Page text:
Protestants and others sometimes refer to the bible as the “Word of God.” As a boy, I became used to using that term to refer to the text of the Sacred Scriptures. But the Holy Bible I take from my shelf, hold in my hands, and read — in what sense is the book itself the Word of God?
Archimandrite Daniel Byantoro says that for Islam, the Quran is the Word of God made text. The Quran, the Word made text of Islam, existed from eternity with God, but is separate from God. For Christians, by way of contrast, Jesus is the Word of God made flesh. Our Bible says the Word made flesh was from eternity with God, and was God. Within the triune Godhead are three persons in eternal and interpersonal communion — which communion the Word made flesh (the incarnate Son of God) shares with us. (Byantoro 2008) As evidence of the Christian view, John’s gospel is quite clear: “In the beginning was the Word, and the Word was with God, and the Word was God. And the Word was made flesh, and dwelt among us, (and we beheld his glory, the glory as of the only begotten of the Father,) full of grace and truth” (Joh 1:1, 14).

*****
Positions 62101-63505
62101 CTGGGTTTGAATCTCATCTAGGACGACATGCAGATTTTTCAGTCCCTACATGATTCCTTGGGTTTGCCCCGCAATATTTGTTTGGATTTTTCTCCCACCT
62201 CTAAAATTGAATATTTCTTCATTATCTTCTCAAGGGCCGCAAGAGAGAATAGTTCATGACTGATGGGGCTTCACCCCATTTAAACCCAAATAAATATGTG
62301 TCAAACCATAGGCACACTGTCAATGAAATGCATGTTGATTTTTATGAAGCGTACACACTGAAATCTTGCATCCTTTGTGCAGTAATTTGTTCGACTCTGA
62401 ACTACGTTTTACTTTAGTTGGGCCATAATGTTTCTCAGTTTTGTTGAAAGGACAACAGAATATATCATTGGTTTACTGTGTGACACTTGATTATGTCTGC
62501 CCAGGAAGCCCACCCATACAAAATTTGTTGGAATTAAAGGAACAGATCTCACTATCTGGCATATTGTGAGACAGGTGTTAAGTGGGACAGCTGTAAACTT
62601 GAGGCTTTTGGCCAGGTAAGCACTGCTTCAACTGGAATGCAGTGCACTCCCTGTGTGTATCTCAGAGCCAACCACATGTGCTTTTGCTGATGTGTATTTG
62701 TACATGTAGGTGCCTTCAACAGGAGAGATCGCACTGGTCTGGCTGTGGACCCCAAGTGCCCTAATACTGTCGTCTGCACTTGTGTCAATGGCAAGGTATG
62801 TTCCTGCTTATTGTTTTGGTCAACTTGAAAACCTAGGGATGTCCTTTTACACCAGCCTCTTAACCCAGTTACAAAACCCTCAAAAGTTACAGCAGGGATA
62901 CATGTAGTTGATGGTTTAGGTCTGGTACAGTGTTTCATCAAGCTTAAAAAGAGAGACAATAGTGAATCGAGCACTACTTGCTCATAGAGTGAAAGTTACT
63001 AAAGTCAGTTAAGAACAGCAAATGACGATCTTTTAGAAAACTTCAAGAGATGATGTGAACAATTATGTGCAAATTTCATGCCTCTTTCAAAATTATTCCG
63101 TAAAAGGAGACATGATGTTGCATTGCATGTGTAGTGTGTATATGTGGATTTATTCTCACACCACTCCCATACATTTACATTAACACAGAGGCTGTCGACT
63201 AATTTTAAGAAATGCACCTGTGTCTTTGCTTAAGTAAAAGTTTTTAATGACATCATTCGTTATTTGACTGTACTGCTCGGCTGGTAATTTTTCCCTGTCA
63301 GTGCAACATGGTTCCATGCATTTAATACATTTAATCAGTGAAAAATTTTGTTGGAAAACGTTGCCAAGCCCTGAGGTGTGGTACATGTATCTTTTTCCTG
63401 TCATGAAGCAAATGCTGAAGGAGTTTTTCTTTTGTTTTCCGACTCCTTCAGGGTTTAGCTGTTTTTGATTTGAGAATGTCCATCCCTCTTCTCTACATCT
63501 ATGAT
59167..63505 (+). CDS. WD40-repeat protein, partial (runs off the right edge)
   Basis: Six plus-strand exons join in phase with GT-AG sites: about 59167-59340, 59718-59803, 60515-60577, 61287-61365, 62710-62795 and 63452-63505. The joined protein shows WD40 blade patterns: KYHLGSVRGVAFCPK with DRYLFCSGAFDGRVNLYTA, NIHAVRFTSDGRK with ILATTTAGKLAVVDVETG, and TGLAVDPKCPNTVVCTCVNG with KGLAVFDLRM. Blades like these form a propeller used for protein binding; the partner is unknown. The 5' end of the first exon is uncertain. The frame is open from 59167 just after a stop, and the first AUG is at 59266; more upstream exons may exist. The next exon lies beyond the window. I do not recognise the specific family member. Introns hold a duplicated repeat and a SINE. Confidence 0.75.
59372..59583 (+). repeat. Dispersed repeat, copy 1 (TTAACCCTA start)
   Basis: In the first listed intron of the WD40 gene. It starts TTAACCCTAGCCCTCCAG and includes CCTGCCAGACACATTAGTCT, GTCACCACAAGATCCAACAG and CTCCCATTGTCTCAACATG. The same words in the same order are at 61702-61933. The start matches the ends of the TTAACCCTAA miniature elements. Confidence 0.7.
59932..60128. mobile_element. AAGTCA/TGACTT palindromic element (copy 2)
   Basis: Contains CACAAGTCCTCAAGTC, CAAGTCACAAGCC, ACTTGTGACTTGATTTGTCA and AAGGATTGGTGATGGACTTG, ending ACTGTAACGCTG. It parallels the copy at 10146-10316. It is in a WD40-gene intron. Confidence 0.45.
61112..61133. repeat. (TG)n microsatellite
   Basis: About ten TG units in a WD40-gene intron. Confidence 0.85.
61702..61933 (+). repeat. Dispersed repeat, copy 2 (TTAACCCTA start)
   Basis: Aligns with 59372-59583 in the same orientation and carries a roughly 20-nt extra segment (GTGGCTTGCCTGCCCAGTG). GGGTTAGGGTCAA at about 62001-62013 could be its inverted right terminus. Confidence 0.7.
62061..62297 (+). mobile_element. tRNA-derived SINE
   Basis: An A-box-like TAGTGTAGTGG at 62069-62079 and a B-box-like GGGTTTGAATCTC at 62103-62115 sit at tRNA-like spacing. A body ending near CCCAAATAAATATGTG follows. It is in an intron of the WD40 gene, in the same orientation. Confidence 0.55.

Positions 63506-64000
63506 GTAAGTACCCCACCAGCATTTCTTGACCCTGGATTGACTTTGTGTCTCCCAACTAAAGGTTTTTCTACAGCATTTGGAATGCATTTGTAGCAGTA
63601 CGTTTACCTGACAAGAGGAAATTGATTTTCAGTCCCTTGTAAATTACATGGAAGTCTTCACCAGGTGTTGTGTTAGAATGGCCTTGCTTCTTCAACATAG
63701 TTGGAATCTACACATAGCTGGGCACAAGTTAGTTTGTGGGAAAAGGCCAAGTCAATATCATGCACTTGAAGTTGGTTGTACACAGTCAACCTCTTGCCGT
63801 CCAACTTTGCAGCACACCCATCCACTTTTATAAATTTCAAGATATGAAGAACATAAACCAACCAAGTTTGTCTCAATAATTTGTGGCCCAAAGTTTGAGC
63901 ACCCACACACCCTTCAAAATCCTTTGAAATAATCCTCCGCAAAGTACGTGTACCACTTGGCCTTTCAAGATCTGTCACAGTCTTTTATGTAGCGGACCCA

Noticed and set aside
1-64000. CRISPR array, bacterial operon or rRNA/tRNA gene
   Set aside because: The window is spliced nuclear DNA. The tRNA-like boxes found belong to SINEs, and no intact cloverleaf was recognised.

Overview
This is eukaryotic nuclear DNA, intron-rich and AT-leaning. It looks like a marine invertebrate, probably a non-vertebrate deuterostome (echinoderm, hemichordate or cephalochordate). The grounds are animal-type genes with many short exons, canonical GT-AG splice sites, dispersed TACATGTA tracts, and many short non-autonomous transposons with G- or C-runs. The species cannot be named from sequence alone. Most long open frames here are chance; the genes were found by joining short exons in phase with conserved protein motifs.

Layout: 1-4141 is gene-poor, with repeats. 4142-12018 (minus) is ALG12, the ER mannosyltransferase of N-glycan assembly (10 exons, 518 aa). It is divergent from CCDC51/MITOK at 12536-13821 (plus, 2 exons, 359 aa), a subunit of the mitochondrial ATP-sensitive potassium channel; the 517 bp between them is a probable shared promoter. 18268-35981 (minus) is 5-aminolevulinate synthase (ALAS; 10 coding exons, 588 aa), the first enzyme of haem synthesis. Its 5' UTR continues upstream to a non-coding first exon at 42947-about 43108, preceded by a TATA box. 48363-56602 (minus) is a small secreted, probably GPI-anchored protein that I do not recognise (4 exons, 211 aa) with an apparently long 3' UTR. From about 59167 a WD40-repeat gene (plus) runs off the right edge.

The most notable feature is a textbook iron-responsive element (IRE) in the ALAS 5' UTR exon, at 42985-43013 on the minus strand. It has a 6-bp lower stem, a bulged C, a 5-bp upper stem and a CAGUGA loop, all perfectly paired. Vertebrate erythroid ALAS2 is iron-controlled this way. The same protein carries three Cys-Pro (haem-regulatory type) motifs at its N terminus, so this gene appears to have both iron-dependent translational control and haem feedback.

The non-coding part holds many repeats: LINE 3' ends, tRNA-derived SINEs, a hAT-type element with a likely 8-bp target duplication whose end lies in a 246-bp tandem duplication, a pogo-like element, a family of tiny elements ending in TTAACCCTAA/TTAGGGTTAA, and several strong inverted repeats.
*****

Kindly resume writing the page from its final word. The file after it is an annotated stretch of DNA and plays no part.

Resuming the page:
The Old Testament has a strange relationship with the concept of the Word. In many cases the Word is most readily understood as a reference to the Mosaic law, the law of the Deuteronomic Covenant — being the covenant made with the Hebrew nation before they entered the land of promise. But as we know, for Christians the Old Testament is always interpreted in light of the Christ event, as Christ Himself taught Cleopas and the unnamed disciple[i] on the Emmaus Road:
Then he said unto them, O fools, and slow of heart to believe all that the prophets have spoken: Ought not Christ to have suffered these things, and to enter into his glory? And beginning at Moses and all the prophets, he expounded unto them in all the scriptures the things concerning himself. (Luke 24:25-27). (d’Hyères 2006)